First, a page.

Boris Johnson has acknowledged frustration over the “complex” easing of England’s coronavirus lockdown.
The PM wrote in the Mail on Sunday that more complicated messages were needed during the next phase of the response and as restrictions changed.
His comments come amid mounting criticism of the way restrictions have been lifted in England.
Greater Manchester mayor Andy Burnham warned the PM risked a “fracturing of national unity” if he ignores regions.
And Labour leader Sir Keir Starmer has blamed Mr Johnson for the way Wales and England have diverged on the easing of lockdown.
In his article, Mr Johnson said that the government was attempting something that has “never had to be done before”.
He also cautioned that, while the UK is “leading the global effort” to find a vaccine, it “might not come to fruition”.
Mr Johnson said he trusted the “good sense of the British people” to observe the new rules and thanked the public for “sticking with us” so far.
The PM said he understood people “will feel frustrated with some of the new rules”, adding: “We are trying to do something that has never had to be done before – moving the country out of a full lockdown, in a way which is safe and does not risk sacrificing all of your hard work.”
But Mr Burnham said England’s regional mayors had been given no notice that lockdown restrictions were being eased.
Writing in the Observer, he warned that without additional support for the regions, there was a danger of a “second spike” of the disease.
He told BBC Breakfast that “the voice of the English regions isn’t being heard at the moment”, adding that the government has “lost some goodwill” with local authorities in its handling and communication of the lifting of lockdown measures.
Mr Burnham said that, despite having taken part in a call two weeks ago with Mr Johnson and eight other regional mayors, he was given no real notice of the measures announced last Sunday.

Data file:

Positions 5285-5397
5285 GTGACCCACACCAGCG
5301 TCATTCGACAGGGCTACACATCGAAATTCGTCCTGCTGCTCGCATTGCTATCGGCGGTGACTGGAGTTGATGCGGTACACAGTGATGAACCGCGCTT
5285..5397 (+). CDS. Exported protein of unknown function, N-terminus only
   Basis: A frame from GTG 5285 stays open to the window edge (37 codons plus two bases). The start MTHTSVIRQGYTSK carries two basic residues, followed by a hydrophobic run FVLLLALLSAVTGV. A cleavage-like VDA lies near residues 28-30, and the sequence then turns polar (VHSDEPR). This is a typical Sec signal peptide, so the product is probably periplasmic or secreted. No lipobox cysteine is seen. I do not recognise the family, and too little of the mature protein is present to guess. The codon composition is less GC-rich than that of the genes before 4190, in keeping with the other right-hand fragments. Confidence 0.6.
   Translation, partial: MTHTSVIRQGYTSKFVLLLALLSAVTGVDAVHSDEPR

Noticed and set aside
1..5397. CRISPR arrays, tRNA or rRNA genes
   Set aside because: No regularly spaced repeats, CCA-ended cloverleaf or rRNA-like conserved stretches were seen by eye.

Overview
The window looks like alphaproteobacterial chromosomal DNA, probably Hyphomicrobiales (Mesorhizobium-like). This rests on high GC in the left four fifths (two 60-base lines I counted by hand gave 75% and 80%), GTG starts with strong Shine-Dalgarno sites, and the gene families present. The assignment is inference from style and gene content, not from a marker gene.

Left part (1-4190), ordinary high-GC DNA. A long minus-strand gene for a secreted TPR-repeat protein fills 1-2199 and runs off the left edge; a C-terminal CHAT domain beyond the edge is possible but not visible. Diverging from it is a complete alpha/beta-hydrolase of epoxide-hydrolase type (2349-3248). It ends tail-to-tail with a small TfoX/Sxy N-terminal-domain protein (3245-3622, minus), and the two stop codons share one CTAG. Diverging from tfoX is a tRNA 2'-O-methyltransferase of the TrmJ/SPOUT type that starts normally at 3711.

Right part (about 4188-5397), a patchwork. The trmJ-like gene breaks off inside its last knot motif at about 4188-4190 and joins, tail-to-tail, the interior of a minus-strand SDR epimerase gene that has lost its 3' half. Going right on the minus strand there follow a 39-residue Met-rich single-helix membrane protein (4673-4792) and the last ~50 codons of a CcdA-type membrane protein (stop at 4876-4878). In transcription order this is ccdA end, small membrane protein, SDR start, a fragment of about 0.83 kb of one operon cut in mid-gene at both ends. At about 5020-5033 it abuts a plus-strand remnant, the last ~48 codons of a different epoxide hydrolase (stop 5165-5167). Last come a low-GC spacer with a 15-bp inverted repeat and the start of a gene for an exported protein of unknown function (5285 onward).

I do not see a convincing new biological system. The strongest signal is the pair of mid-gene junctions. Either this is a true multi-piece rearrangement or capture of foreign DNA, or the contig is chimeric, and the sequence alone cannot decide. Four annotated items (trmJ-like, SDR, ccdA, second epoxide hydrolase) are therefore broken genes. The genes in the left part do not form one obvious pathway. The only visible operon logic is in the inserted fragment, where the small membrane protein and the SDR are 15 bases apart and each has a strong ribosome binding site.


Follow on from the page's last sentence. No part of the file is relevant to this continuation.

“On the eve of a new working week, the PM was on TV ‘actively encouraging’ a return to work,” he wrote in the article.
“Even though that would clearly put more cars on roads and people on trams, no-one in government thought it important to tell the cities that would have to cope with that.
“The surprisingly permissive package might well be right for the South East, given the fall in cases there. But my gut feeling told me it was too soon for the North.”
Mr Burnham called for the government to publish the infection rate – the R-number – per region in England.
If the R-number – currently between 0.5 and 0.9 in the UK – is higher than one, then the number of cases increases exponentially.
Meanwhile, the devolved nations, which have their own powers over restrictions, have ignored the move in England to a “stay alert” recommendation, and have kept their “stay at home” advice.
Scotland’s First Minister Nicola Sturgeon said she did not know what “stay alert” meant.
Labour’s Sir Keir said different approaches across the four UK nations to tackling coronavirus are not going to “help us out of this crisis”.
The PM’s comments come as the government’s plans to start reopening primary schools in England from 1 June have been challenged by local authorities in the north of England and teaching unions.
Liverpool and Hartlepool councils issued statements saying schools will not reopen at the start of next month as coronavirus cases continue to rise locally.
Meanwhile, Cabinet Office minister Michael Gove told the BBC’s Andrew Marr Show that 17,200 people have been recruited to the contact tracing scheme on the Isle of Wight and that the government was on track to hit its 18,000 target by next week.
It comes as No 10 announced up to £93m to speed-up a new vaccine research lab.
The new fund will accelerate construction of the not-for-profit Vaccines Manufacturing and Innovation Centre in Oxfordshire so it can open a year earlier than planned, the government said.
Ministers hope the centre will be a “key component” of the UK’s coronavirus vaccine programme.
Business Secretary Alok Sharma said: “Once a breakthrough is made, we need to be ready to manufacture a vaccine by the millions.”
The number of people who have died with coronavirus in the UK across all settings increased by 468 on Saturday.
It takes the total number of UK deaths, in all settings following a positive coronavirus test, to 34,466.
There were 136,486 tests processed or sent out in the UK on Friday – the highest daily figure so far in the UK. The figure is not the same as the total number of people tested, which was 78,537 on Friday.
Boris Johnson has set a target of 200,000 tests a day by the end of May.